The story about extensive National Security Agency monitoring of electronic communications blew through Washington with hurricane force. And, like a hurricane, it fully consumed the attention of just about everybody who fell within its path. Oh, sure, there was a little gang huddling over here working on immigration issues and another one over there fretting about the Syrian rebels, but mostly people were coping with the storm.
Admittedly, attention spans in Washington, as anywhere else, are limited, and there’s only so much room in the in-box. But usually the capital’s politico-journalistic complex is able to walk and chew gum and do three or four other things at the same time. With the NSA story, not so much. There was too much there there. First came the questions about what the NSA was really up to. Next were the questions about who knew what and on whose authority the snooping was taking place. Then came the person of leaker Edward Snowden and broader questions about the motives of whistleblowers and the morality of leaks. Finally, there was the whole question of the legality and wisdom of the program.
In the storm’s initial surge, one could be forgiven for wondering how much devastation it would wreak on the Obama administration, following as it did on a spring dominated by talk of scandals: the administration’s shifting account of what happened in Benghazi; the IRS targeting conservative groups for special scrutiny; the Justice Department’s paging through journalists’ email in-boxes and phone records. But something strange happened as the tempest passed through: The other Obama scandals seem to have been swept out to sea by the storm, or at least have been rendered profoundly waterlogged. Their capacity to inflict political damage on the administration seems much diminished compared to a few weeks ago.
The first thing to be noted is that the NSA story turned out not to be a scandal, except in the Kinsleyan sense of the term: there doesn’t appear to have been anything illegal going on, though of course one could raise the question of where our political system ought to be drawing the line on what’s legal in relation to a massive data collection program. And in fact, many did raise this question, from both the libertarian/Tea Party right and from the segment of progressive opinion that still gets worked up over the depredations of the military-industrial complex (which seems to have been Snowden’s angle). So much so that the NSA revelations became occasion for the latest round of speculation on the perennial subject of the potential convergence of the libertarian right and civil-liberties left into a cohesive force with the potential to change the country’s political balance of power.
But then—the details started coming out. No, the government has not been reading everybody’s emails and maintaining records of the contents of Americans’ cell phone calls. No, the program was not a rogue operation but rather was conducted with the judicial oversight as the law provides. No, it was not something of which Congress was unaware; in fact, information about the program was available to all members of Congress (which drastically limited the capacity of members of the House and Senate to adopt their reflexive posture of wounded outrage). And yes, the program probably did have something to do with foiling actual terrorist plots.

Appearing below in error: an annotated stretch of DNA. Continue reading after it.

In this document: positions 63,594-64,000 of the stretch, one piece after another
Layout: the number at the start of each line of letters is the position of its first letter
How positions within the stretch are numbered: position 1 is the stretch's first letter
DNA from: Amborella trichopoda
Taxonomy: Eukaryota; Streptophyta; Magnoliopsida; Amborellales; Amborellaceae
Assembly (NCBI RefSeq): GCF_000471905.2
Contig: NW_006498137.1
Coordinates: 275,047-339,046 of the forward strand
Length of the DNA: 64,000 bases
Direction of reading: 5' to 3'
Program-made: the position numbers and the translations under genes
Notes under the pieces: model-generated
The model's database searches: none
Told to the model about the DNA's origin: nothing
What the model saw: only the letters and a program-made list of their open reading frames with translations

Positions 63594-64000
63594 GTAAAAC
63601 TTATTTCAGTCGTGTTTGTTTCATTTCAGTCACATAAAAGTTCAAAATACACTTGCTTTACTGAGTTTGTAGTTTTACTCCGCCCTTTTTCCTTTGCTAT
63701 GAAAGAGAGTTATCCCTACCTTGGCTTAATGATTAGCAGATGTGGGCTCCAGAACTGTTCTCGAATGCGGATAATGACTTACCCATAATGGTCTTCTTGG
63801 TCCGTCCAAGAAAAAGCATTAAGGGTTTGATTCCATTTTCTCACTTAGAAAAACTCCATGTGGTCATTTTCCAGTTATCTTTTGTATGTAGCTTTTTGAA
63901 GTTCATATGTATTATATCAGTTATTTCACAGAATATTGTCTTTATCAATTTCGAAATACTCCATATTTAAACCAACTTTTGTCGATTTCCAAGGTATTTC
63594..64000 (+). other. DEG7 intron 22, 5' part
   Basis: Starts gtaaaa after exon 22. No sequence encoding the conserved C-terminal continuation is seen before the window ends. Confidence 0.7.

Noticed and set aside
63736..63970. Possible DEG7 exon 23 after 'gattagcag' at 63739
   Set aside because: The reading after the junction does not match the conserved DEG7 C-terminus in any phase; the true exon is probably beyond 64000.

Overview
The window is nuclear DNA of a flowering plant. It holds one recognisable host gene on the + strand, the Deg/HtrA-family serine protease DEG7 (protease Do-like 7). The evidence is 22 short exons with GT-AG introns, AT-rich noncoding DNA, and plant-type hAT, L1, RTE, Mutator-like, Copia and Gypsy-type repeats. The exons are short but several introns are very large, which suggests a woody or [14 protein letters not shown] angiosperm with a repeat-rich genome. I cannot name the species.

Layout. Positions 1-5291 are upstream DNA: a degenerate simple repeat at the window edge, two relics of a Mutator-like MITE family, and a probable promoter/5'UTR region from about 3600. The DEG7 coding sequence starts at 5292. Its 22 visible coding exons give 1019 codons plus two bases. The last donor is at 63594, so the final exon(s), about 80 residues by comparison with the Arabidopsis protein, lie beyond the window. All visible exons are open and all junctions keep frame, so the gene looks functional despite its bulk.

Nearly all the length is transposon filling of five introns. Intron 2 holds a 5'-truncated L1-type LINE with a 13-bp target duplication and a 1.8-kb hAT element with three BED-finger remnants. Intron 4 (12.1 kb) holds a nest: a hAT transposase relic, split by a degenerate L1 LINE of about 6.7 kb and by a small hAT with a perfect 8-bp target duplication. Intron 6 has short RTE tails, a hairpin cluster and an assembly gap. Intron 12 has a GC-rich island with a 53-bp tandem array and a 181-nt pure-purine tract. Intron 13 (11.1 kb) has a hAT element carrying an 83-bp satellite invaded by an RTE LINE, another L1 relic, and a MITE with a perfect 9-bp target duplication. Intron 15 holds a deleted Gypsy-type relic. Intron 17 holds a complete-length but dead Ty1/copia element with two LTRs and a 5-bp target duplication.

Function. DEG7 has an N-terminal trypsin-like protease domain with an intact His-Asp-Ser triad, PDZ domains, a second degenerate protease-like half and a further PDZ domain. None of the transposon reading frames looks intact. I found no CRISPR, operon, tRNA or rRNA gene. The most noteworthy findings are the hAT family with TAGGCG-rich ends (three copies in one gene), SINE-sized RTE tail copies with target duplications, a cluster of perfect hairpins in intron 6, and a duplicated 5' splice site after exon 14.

President Obama defended the program vigorously, noting at one point that he is no Dick Cheney—meaning, presumably, someone who believes the constitutional commander-in-chief powers and other executive powers allow a president almost unlimited freedom in fighting our enemies. His administration wasn’t going to act lawlessly, but rather with a full backstop of court orders and congressional notification. His reference annoyed conservative commentators, but the annoyance collapsed on the incoherence of the substantive critique: Since Cheney acted lawfully, Obama is too Dick Cheney (not that there’s anything wrong with that). Anyway, Obama was clearly trying to dampen the anger on his party’s left—which had the politically useful effect of reminding everyone that there is a left wing of the Democratic Party to which he stands in contrast.
Meanwhile, the national-security wing of conservative opinion, much of it well-informed and including some card-carrying libertarians (who, after all, do believe that national security is something you need government for), was mostly stepping up to defend the NSA program and denounce the leaker. Collectively, this group has substantial media reach. No one on the right exactly praised Obama, at least not that I could find. In fact, the IRS scandal became Exhibit A for why people might rationally worry more than they otherwise would about possible government misuse of data the NSA swept in. But the defense of the program per se—a program of which Obama had taken ownership—undermined the emerging scandal-based portrait of a White House either not really in control of the government or sinisterly so. The irony is rich: The NSA scandal was supposed to be a story about a government out of control; it became an example of a government tightly in control of a sensitive program.
Finally, the libertarian/civil liberties-Left coalition didn’t emerge as any more than the sum of its parts. Partisan loyalties still seem to come first. Pay no attention to the bumper stickers on cars five years older or more that say “If you’re not outraged, you aren’t paying attention.”
So the NSA non-scandal was actually pretty good for Obama. His job approval ratings may be taking a dip, but his core constituency is still with him. And the mongers of the pre-NSA scandals will likely have a harder time driving a message in the absence of significant new revelations.
Tod Lindberg (@todlindberg) is a research fellow at the Hoover Institution, Stanford.